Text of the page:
Todd Haynes

Dark Waters

01/03/20

This film is something of a departure for director Todd Haynes, a far cry from the languid luminosity of Carol or Far From Heaven. Instead, he offers us a compelling exposé, a true story told with a devastating urgency.

Because there’s no getting away from it: this is urgent. Based on Nathaniel Rich’s New York Times article, The Lawyer Who Became DuPont’s Worst Nightmare, it tells of corporate greed and negligence on a shocking scale. So far, so depressingly predictable. But there’s more: a dastardly cover-up designed to protect profits at all costs. And the costs are high.

DuPont is a massive company, and one of their most successful products is Teflon. Yes, that Teflon, the stuff that makes your pans non-stick and waterproofs your raincoat. There’s no denying its usefulness, nor its ubiquity. Unfortunately, it also turns out that there’s no denying the toxic nature of one of its components, namely PFOA, a ‘forever chemical’ that is very difficult to break down, no matter how it is disposed of. Not that DuPont have proved themselves too worried about its disposal: they’ve just dumped it in landfill, allowing it to pollute the water.

I should confess here that chemistry is not my strong point. Luckily, the script makes clear that hero lawyer Rob Bilott (Mark Ruffalo) is also a bit deficient in the arena of scientific-understanding; he needs the basics explaining, which gives us the chance to learn alongside him. Where Bilott does excel, though, is in the law – and in tenacity, morality and grit.

The movie is unflinching in its revelations, detailing Bilott’s response to farmer Wilbur Tennant (Bill Camp)’s out-of-the-blue request for help. Tennant is not Bilott’s typical client; he’s an environmental lawyer, yes, but of the corporate variety, more used to defending chemical companies than suing them. But Tennant’s evidence is both disturbing and irrefutable: DuPont’s landfill, bordering his farm, has visibly contaminated his creek; his cattle are sick and mad and dying at an alarming rate.

Despite DuPont’s attempt to forestall and stymie his investigations, Bilott persists, and discovers that DuPont have known about the potentially lethal nature of their product for decades. And it’s not just the cows: women working on the Teflon line have given birth to babies with distinctive facial deformities. It’s a poison.

It’s terrifying.

PFOA wasn’t a banned substance then. It is now. But lots of other, similar substances are not. And surely no one on earth is naïve enough to believe that there aren’t countless other companies committing countless other atrocities in pursuit of the mighty dollar, no matter how many of us are endangered by their greed? The 1% don’t even see the rest of us; we’re incidental to them, and if we’re damaged, we’re just collateral.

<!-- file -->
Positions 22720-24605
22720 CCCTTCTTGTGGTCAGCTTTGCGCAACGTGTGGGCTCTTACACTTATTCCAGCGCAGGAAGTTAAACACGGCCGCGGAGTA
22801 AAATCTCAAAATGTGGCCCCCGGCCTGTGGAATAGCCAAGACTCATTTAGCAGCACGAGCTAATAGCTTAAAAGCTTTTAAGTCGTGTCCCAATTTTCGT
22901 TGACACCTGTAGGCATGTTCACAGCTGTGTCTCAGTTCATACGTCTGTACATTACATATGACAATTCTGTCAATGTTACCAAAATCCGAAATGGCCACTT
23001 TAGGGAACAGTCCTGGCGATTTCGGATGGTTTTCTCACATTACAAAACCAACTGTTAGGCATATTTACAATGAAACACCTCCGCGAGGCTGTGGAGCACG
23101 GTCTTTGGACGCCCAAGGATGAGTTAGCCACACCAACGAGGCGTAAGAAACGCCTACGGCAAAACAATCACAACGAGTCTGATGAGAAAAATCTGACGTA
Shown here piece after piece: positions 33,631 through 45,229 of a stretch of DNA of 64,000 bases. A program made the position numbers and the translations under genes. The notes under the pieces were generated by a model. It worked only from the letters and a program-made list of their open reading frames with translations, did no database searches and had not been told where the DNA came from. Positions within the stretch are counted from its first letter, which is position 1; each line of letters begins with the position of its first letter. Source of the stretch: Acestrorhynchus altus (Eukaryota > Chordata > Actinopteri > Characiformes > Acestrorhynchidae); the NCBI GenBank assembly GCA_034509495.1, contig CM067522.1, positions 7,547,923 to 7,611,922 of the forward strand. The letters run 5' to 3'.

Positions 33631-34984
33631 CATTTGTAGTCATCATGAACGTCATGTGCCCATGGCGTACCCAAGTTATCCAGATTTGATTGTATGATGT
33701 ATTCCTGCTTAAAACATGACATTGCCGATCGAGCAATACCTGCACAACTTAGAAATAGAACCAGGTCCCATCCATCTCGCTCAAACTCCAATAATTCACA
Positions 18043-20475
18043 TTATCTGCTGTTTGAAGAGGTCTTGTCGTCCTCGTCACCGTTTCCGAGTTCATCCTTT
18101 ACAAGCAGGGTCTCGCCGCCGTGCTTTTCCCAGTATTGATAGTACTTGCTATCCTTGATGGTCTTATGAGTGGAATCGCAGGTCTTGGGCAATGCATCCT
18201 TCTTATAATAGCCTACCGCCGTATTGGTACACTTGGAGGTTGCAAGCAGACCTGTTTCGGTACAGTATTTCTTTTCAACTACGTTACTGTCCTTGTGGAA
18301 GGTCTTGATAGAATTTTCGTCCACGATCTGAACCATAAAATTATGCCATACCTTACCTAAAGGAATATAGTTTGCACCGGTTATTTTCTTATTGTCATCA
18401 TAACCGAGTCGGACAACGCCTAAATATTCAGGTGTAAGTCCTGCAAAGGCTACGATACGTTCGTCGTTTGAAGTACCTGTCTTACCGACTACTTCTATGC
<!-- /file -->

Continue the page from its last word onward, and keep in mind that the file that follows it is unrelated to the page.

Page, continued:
Yup, this is a spectacularly squalid and depressing tale, as dark and dingy as the cinematography. But there are a few beacons of hope: there is the irascible, taciturn Tennant; there is Bilott, his wife, Sarah (Anne Hathaway), and his boss, Tim Perp (Tim Robbins) – all determined to do the right thing despite the personal costs. A few good people really can make a difference.

And at least in the US they can reach a wide audience, via the robust journalism in some of their broadsheets and through their powerful movie industry. No wonder Todd Haynes felt he had no choice but to make this vital, disturbing film.

4.5 stars

Susan Singfield

Carol

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28/11/15

Director Todd Haynes seems to belong to another age. His films effortlessly capture the look and feel of the 1950s – the fashions, the furniture and, more than anything else, the cigarettes – not since the days of Bette Davis has a film made the simple act of smoking a cigarette look so downright glamorous. The characters light up everywhere – in restaurants, bars and in the street. (Even staunch anti smokers may leave the cinema longing for a cigarette). Despite its presumably unconscious promotion of nicotine, Carol may just be Hayne’s best movie yet. It’s a love story, a slow burner told at a languorous pace, featuring two fine performances from its lead actors.

Therese Belivet (Rooney Mara) works in a department store, but harbours dreams of one day being a professional photographer. One Christmas, Carol Aird (Cate Blanchett) comes looking for a present for her daughter and Therese sells her a train set. When she leaves, Carol leaves her gloves on the counter (accidentally? On purpose? We’re never quite sure). There is an immediate connection between the two women and when Therese takes the trouble to return the gloves, Carol invites her to lunch. We soon discover that Carol is separated from her husband, Harge (Kyle Chandler), largely because of an affair she has recently had with Abbi (Sarah Paulson). When Harge discovers the developing friendship between Therese and Carol, he decides to make life difficult for his wife, and claims custody of their daughter. Carol is faced with a difficult decision.

There’s so much to admire here – as well as perfectly judged performances from the cast, there’s glowing cinematography by Edward Lachman, a gorgeous score by Carter Burwell and an intelligent script by Phyllis Nagy, based on an early novel by Patricia Highsmith. The production simply oozes class and I loved the fact that it steadfastly refuses to sensationalise its subject matter. You might argue that there’s more than a passing similarity to Hayne’s 2002 production, Far From Heaven, but when the staging is as swooningly assured as this, it’s a resemblance I’m prepared to overlook.

4.2 stars

Philip Caveney